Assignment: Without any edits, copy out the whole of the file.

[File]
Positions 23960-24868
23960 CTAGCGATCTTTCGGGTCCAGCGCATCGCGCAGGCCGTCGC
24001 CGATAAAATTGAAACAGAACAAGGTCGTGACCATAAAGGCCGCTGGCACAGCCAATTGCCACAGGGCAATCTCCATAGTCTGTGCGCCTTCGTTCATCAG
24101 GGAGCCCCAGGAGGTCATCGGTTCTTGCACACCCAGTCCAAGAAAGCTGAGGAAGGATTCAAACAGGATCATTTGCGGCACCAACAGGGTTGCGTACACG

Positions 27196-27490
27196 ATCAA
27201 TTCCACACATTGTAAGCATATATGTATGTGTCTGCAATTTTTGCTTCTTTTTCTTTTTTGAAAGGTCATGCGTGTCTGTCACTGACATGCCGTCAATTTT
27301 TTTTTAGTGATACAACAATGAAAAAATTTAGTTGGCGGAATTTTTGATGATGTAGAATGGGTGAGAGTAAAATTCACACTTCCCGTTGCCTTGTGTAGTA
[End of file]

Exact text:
Positions 23960-24868
23960 CTAGCGATCTTTCGGGTCCAGCGCATCGCGCAGGCCGTCGC
24001 CGATAAAATTGAAACAGAACAAGGTCGTGACCATAAAGGCCGCTGGCACAGCCAATTGCCACAGGGCAATCTCCATAGTCTGTGCGCCTTCGTTCATCAG
24101 GGAGCCCCAGGAGGTCATCGGTTCTTGCACACCCAGTCCAAGAAAGCTGAGGAAGGATTCAAACAGGATCATTTGCGGCACCAACAGGGTTGCGTACACG

Positions 27196-27490
27196 ATCAA
27201 TTCCACACATTGTAAGCATATATGTATGTGTCTGCAATTTTTGCTTCTTTTTCTTTTTTGAAAGGTCATGCGTGTCTGTCACTGACATGCCGTCAATTTT
27301 TTTTTAGTGATACAACAATGAAAAAATTTAGTTGGCGGAATTTTTGATGATGTAGAATGGGTGAGAGTAAAATTCACACTTCCCGTTGCCTTGTGTAGTA